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How to tackle one of the world's most taboo topics

A positive death movement is sweeping through the West - from death doulas and death labs to death cafes, fake FUN-erals and a WeCroak app! Yet, death remains one of the most taboo topics for many. Most of us don't like to think about it - let alone discuss it with loved ones. Of course, this has major implications, like the fact that over 60% of South Africans don't have wills. And 40% of SA's workforce is more likely to have cell phone insurance than life insurance.

Discussing death: First, have a conversation with yourself

Karen Bongers, development actuary at Sanlam Individual Life says,"Sanlam's Conversations with Yourself campaign is a thought-provoking investigation of one big idea: what would you ask if you could have a conversation with yourself at varying ages and life stages? I think it's very pertinent to the topic of death, because you need to ask yourself the tricky questions before you can bring these up with your loved ones.

"Ask yourself what would happen to your family if you were to suddenly pass away. How can you make sure they continue to live a comfortable life? What opportunities do you want for your children and what steps can you take now to ensure that they can still have them, even if you were to die sooner than planned? Making financial preparations for your family and then talking to them about these is one of the most loving things you can do.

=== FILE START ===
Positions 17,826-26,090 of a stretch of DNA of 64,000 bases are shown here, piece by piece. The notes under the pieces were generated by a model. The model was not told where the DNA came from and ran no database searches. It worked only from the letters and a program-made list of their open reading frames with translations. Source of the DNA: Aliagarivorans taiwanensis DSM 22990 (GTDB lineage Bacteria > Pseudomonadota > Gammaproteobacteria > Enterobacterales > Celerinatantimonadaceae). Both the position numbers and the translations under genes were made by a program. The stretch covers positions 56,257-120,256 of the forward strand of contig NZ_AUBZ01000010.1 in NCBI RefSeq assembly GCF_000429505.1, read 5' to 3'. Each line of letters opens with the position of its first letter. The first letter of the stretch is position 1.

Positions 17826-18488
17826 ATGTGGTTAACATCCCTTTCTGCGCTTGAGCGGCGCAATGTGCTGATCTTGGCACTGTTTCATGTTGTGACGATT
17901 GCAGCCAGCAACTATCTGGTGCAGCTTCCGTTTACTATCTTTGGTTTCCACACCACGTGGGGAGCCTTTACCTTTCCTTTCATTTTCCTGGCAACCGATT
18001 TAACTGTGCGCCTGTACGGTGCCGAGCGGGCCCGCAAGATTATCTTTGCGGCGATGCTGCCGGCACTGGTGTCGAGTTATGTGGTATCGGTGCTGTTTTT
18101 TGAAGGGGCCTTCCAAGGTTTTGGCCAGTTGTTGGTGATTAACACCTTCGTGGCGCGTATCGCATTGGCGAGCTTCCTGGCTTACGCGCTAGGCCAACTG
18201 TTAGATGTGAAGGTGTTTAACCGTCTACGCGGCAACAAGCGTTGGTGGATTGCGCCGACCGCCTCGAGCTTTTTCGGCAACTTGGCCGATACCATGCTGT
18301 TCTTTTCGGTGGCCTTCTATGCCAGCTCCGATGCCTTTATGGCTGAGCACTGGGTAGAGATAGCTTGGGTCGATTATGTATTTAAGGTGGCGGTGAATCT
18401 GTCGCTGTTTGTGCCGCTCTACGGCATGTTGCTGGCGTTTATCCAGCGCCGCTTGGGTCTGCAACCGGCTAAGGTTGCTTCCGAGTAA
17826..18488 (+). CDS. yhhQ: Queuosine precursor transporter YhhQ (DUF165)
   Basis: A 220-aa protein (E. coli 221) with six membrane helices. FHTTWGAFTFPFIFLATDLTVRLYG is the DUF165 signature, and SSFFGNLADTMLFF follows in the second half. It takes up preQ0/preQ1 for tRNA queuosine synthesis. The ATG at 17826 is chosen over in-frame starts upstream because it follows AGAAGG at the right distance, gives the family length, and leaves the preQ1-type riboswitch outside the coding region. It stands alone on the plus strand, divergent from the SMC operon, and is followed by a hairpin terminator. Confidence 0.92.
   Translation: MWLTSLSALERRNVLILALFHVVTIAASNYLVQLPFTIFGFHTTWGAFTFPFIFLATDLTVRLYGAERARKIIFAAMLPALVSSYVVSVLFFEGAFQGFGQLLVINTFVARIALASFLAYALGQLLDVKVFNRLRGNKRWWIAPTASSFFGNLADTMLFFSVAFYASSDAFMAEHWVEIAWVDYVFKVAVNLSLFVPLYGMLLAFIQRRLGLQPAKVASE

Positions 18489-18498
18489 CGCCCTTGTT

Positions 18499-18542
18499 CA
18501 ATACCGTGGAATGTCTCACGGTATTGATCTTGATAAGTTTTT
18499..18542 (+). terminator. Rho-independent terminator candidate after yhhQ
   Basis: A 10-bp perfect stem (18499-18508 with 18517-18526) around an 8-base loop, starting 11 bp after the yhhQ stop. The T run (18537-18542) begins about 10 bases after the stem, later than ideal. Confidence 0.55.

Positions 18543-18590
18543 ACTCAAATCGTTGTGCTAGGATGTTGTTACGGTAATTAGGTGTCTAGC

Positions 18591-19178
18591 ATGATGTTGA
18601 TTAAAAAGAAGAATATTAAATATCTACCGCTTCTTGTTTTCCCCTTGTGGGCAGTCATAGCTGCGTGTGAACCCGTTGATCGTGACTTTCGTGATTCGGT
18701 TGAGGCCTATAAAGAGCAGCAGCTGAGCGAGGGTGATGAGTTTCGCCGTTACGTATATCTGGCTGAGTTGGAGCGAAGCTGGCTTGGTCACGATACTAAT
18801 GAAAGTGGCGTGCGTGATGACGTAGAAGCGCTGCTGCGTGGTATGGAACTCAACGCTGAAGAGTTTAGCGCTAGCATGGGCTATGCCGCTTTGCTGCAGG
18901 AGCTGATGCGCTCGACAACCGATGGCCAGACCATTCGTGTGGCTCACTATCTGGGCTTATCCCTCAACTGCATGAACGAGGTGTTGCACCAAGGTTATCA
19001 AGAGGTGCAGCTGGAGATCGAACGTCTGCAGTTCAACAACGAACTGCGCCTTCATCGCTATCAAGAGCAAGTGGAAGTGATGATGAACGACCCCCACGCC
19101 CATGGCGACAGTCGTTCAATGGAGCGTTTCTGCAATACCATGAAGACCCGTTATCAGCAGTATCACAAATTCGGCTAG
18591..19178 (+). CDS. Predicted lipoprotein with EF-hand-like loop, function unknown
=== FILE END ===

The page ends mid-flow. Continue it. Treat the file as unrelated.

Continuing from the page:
"Once you know what you want to bring up, then you’re ready to chat to your family."

Karen Bongers, development actuary at Sanlam Individual Life.

Things to think about when you have the conversation with your family:

Here, Bongers outlines some of the things to think about when talking about death:

* Aretha Franklin is one of the latest high profile celebrities to pass away without a will, which means state laws will govern the dividing of her estate. Without a properly drafted will, the deceased's wishes often remain unclear, which can cause confusion and draw out the process unnecessarily. Often no will also catalyses family fall-outs and can open a family up to harmful fraudsters. Conversely, if there is a will and it is drafted by a financial expert, there should be no misinterpretation of the deceased's wishes once he or she is no longer there to answer any questions. It is wise to store your original will with a reputable financial institution that offers such a service, like Sanlam Trust, and you may also want to let your family know where the document is kept.

* Life insurance is essential to ensure dependents are not left destitute and can continue to pay all foreseeable future living expenses. If there's insufficient liquidity, the family may need to sell their house, for example, to pay things off. On the flipside, if you have the conversation and ensure you have a sufficient amount of life insurance, the pay-out your family receives can enable them to maintain their lifestyle. This is often provided you also advise them to invest it responsibly, with the help of a trusted financial planner, to make it last. Also make it known how you would wish the pay-out to be used and invested - the advice you give could prove very helpful later on.